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Christine Tice

In 1981, Khenpo Jikphan, a tulku (incarnate lama) from Tibet, was leading a Manjusri initiation for a large group of followers under a clear, sunny sky. As the day progressed, several of his fellow teachers noticed that the order of words and the sequence of ritual gestures was different; there was an erratic and chaotic rhythm to Khenpo’s actions. What was happening? According to several eye-witnesses, Khenpo suddenly stood up and held a white offering scarf in his open hands. Simultaneously, a dark green egg appeared suspended in the air. Khenpo reached out and gently plucked it from the empty space above his hands and placed it upon his desk. He invited several of the onlookers to inspect the spherical egg, which felt hot to the touch and glowed in the sunlight.

An ongoing awakening to the miracles, sacred power and mythic energies of Tibet has been gathering force quietly since the Chinese occupation of the country in the 1950s. Tibet has an ancient history of being a repository for spiritual treasures in the form of statues, sacred texts, ritual implements, and precious stones. They have been found hidden inside boulders, buried beneath streams, suspended in space, and sometimes held within the minds of chosen recipients, waiting for the preordained moment to be discovered. In modern times termas, as these hidden treasures are called, have also appeared upon photographic negatives of landscapes and the Himalayas.

The ancient Terma tradition began with Padma-sambhava, the great emissary who brought Buddhist teachings to Tibet from India. Padmasambhava was a master magician who is known to have battled powerful and negative energies in the forms of ogres and monsters from humanities deepest inner terrors in order to bring peace to Tibet. Victorious from these encounters, he compassionately offered the monsters their lives made them the protectors of Tibet and guardians of mankindÍs future.

In 762 A.D., Padmasambhava founded Samye, Tibet’s first monastery, near the Bhramaputra river. Gathering the first small group of Buddhists at Samye, he foretold the coming of the Mongolian invasion of India and the destruction of the great Buddhist centers of learning there. He told them that he had much work to do and was leaving, and that he had a particular service that he wanted them and their descendents to perform. Padmasambhava explained that they would henceforth have the title of Tertons, and that they would be entrusted with finding the treasures that he was hiding in Tibet and Nepal for safekeeping. Because he was a great strategist, he also opened up alternative realities known as Beyuls (Shambalas) where people would find and seek refuge. Padmasambhava, the various Buddhas, and Maitreya, the next Buddha to come, created power places where Termas, as the treasures came to be called, could be found and the healing power of their unseen presences could emanate across the corporeal world.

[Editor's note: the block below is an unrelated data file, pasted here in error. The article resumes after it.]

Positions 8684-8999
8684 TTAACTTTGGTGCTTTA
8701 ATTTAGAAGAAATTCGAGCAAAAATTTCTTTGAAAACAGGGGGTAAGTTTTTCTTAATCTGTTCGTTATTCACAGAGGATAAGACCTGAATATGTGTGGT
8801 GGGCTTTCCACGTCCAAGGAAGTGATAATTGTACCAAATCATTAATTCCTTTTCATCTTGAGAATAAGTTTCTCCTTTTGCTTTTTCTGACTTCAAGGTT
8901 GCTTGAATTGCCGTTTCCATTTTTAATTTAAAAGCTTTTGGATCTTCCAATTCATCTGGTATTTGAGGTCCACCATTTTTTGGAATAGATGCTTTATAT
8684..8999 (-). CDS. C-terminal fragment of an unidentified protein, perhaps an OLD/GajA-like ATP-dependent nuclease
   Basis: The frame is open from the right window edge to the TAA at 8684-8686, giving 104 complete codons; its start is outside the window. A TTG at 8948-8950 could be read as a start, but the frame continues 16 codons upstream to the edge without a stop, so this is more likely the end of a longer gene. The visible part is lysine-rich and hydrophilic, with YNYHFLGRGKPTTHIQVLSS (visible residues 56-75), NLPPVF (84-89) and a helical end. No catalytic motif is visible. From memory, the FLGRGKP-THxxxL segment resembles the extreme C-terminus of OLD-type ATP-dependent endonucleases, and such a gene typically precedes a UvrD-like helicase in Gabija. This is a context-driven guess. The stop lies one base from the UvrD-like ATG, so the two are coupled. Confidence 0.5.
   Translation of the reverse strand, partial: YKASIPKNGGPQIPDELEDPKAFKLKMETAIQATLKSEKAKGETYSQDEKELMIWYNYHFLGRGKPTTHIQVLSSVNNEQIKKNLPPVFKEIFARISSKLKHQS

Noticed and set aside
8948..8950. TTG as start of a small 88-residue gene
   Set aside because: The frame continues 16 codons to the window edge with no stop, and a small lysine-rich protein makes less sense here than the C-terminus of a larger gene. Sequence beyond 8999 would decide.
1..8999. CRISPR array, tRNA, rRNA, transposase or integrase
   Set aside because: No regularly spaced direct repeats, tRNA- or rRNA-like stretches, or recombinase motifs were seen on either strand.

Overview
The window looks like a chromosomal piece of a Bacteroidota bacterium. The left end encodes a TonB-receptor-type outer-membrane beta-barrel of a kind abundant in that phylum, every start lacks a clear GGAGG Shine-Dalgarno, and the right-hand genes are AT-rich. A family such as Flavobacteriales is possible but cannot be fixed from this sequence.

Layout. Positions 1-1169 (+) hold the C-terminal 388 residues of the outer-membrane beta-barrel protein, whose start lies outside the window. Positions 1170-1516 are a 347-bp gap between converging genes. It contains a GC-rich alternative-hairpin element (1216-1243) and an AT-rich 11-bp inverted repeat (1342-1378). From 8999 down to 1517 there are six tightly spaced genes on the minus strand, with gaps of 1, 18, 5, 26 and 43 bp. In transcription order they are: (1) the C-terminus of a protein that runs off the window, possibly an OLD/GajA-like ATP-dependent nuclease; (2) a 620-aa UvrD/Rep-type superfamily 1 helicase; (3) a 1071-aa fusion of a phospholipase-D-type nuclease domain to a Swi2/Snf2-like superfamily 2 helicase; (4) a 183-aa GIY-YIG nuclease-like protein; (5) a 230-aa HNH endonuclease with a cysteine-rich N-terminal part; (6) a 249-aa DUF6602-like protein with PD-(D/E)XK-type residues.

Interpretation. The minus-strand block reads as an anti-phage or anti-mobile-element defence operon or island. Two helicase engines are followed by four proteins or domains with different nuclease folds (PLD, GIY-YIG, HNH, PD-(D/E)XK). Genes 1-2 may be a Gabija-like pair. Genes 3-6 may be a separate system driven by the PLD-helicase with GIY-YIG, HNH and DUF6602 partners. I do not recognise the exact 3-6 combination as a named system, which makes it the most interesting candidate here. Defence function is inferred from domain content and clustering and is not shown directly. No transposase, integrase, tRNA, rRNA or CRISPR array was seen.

With the destruction of Tibet’s great monasteries and the coming of Buddhism to the west there were many questions about the unseen forces that lay scattered upon the altars of Earth. The dispersion of Tibet’s wisdom had been foretold, however no one could imagine the terrible way that it this would come to pass. Where were the protectors? Where was the magic and wisdom?

Slowly, as the Dalai Lama and others work to elevate the world’s consciousness about injustice “not just for Tibet, but for all beings” leaders from many different spiritual disciplines have begun to come together in community. Celebrating their differences, these leaders and laypersons have formulated a world view for humanity that stresses love, compassion, and the awakening of ancient, forgotten wisdom. A new/old understanding of the inter-connectedness of all life is being re-examined.

In Tibet, itself, great energies are beginning to course through the ley lines that criss-cross the plains of Tibet and connect its powerful earth energies to the mountains of Peru, the monuments of Egypt, the stone circles of the British Isles, and other power vortexes. These currents influence the manifestations of events both natural and human-created as the demands of our abused planet are heard and felt. Statues at various monasteries are awakening and communicating to those who can hear them. Sometimes the recipients are Tibetans, but often they are tourists with little experience to help them understand these experiences.

This phenomenon is gathering force. Since the 1980s, paranormal activities in Tibet have been increasing. Termas are being found and translated, which are enhancing our understanding of the universe and giving us tools for a new paradigm for living. The creative and powerful energies of love are escaping from their shackles and manifesting in new ways and forms. However, unless we use these new tools with gratitude, with selfless passion, and with the intention of creating well-being not just for ourselves, but for all our relations, our ark will once again sink beneath deep waters to become a legend like Atlantis or Mu. As this Kali-yuga, this age of common man, cycles to a close we are being given increasing choices about the future of our world and our own abilities to help create it.